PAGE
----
As immensely successful as AC/DC’s 1980 album Back in Black was (it has sold around 50 million copies worldwide), the band didn’t have a No. 1 record until their seventh North American release, For Those About to Rock We Salute You came out on Nov. 23, 1981.

The band came out of the gate with a full arsenal – literally. “For Those About to Rock (We Salute You),” now a traditional show-closer, is a mid-paced stormer about the band’s appreciation for its fans, and about three-and-a-half minutes in, the music is punctuated with cannon blasts that continue until the end of the song. It’s such a good song that it makes the other songs on the album, which rock in their own right, sound somewhat anemic by comparison.

Really, AC/DC were in a no-win situation, and after they went supernova with the release of Back in Black in 1980, the group became a victim of its own popularity. There was no way they were going to match the cultural impact of that album, so they tried something different. The problem was, they didn’t know exactly what they wanted and it shows.

The band began working on For Those About to Rock We Salute You in July 1981 at EMI Pathe-Marconi Studios in Paris. They hired producer Robert John “Mutt” Lange, who had worked on their previous two albums and right away they ran into problems. Unhappy with the sound they were getting, they relocated to a warehouse on the edge of the city and rented the Mobile One studio.

After they recorded the music, Johnson tracked his vocals at Family Sound Studio and then AC/DC recorded overdubs at HIS Studios. Though they were done in September 1981 they second-guessed themselves all the way and by the time they were finished they didn’t know if they had recorded another hit or committed commercial suicide. Likely due to their unhappy experiences recording the album, For Those About to Rock We Salute You marked the end of AC/DC’s working relationship with Lange.

“Christ! It took us forever to make that record and it sounds like it,” the late Malcolm Young told Metal CD in 1992. “It’s full of bits and pieces and it doesn’t flow properly like an AC/DC album should… By the time we’d completed it I don’t think anyone …could tell whether it sounded right or wrong.”

There’s quite a bit of diversity on For Those About to Rock We Salute You, which combines a range of distorted, bluesy riffs, string-bending solos and left hand tapping with devilish lyrics about getting tough (“Put the Finger on You”), getting off (“Let’s Get It Up,” “Inject the Venom”), getting f---ed over (“Snowballed”) and getting ugly (“C.O.D,” “Evil Walks” and the Night Prowler-ish “Night of the Long Knives”). There’s even a political Johnson-penned track (“Breaking the Rules”), but that only emphasizes the overall schizophrenic feel of the record.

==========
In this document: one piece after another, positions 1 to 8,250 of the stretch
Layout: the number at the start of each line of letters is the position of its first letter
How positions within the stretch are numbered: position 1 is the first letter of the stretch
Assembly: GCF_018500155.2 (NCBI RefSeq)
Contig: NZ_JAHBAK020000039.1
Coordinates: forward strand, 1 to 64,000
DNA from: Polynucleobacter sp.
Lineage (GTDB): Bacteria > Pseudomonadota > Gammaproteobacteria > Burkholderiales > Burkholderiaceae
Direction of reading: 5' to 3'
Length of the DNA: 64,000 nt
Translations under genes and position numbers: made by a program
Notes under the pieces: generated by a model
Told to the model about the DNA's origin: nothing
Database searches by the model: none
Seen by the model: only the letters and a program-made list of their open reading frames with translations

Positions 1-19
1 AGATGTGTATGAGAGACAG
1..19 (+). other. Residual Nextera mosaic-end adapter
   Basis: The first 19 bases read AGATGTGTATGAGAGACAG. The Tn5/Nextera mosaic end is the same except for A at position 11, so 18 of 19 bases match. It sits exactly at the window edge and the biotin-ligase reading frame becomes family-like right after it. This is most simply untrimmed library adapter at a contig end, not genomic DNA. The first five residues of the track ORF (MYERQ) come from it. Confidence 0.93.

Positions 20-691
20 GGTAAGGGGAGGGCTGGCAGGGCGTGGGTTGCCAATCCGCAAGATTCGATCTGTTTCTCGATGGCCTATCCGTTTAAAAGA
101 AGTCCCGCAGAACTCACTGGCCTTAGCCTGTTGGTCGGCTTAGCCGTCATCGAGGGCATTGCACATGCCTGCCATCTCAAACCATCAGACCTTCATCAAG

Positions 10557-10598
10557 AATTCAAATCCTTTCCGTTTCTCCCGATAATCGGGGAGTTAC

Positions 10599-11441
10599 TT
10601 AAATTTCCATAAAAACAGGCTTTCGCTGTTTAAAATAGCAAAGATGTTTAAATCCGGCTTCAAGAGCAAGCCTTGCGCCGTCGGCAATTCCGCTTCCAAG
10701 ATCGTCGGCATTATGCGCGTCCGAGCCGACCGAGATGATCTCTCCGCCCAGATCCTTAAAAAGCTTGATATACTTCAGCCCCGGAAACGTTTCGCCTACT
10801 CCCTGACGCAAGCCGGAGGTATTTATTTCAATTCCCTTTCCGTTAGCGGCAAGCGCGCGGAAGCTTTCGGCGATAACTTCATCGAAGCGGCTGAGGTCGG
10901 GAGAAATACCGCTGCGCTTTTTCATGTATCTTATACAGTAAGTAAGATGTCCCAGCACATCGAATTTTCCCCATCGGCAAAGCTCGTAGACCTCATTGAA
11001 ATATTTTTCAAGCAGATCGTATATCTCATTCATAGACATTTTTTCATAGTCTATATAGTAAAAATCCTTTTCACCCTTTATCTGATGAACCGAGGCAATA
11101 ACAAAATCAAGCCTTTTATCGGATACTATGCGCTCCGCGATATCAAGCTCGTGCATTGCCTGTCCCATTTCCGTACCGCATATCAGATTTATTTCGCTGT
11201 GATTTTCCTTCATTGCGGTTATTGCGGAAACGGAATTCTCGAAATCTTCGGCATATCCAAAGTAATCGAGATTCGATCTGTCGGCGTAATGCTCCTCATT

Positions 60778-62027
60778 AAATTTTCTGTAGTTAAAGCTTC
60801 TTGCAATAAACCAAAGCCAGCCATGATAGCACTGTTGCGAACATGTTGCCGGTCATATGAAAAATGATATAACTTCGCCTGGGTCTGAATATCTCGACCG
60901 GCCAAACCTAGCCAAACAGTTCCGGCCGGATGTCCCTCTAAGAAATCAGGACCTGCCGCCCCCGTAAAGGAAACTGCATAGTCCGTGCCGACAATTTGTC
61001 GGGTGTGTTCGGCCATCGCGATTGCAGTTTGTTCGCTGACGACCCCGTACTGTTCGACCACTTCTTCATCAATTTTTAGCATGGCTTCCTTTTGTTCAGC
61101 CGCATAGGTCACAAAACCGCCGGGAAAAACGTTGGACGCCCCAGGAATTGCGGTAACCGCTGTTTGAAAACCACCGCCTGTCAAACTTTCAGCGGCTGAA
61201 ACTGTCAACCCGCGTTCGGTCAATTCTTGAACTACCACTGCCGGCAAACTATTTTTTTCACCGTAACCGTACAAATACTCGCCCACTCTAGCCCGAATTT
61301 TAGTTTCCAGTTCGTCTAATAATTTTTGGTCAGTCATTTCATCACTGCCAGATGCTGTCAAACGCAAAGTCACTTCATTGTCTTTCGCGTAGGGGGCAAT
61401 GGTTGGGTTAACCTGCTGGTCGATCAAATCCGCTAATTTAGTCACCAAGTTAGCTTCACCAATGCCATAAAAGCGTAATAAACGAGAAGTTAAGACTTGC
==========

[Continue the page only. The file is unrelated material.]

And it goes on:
“Snowballed” and “C.O.D.” sound like traditional AC/DC, but lack the bite of anything off Back in Black, while “Spellbound” is a cool tune and aggressively trudges and pounds, yet “Put the Finger on You” sounds like lightweight ‘80s radio rock.

The band blamed Lange and their management for their inability to connect musically with the coherence they had in the past and near the end of the recording session they fired manager Peter Mensch. “I started getting weird vibes after [they played] Donnington, [England],” he told Q in 1997. “[The band’s] lawyer phoned David Krebs and he called me and said I was fired. They never told me why. I was stunned. Till then my s--- didn’t smell.”

Despite its setbacks, For Those About to Rock We Salute You is still one of AC/DC’s most satisfying Brian Johnson-fronted releases. The band’s ambivalence about the release and the critics’ negative comments didn’t rub off on the fans. Not only did For Those About to Rock We Salute You debut at No. 1 on the Billboard album chart, it remained at the top for three weeks and was certified platinum on Jan. 20, 1982, exactly two months after it was released. In January 2001 the record was quadruple platinum.

Almost a decade after the initial release of For Those About to Rock We Salute You, AC/DC headlined a concert in Moscow called “For Those About to Rock, Monsters in Moscow,” which also featured Metallica, Pantera, the Black Crowes and local thrash group E.S.T. The open-air event, which took place as the Soviet Union crumbled, drew 1.6 million people, most of whom were enjoying their first sanctioned rock festival. A home video capturing the event came out in 1992, but of the four AC/DC songs in the Wayne Isham-directed film, only “For Those About to Rock (We Salute You)” is from the album of the same name. The video also features three Metallica songs and four Pantera tunes.

Loudwire contributor Jon Wiederhorn is the co-author of Louder Than Hell: The Definitive Oral History of Metal, as well as the co-author of Scott Ian’s autobiography, I’m the Man: The Story of That Guy From Anthrax, and Al Jourgensen’s autobiography, Ministry: The Lost Gospels According to Al Jourgensen and the Agnostic Front book My Riot! Grit, Guts and Glory.

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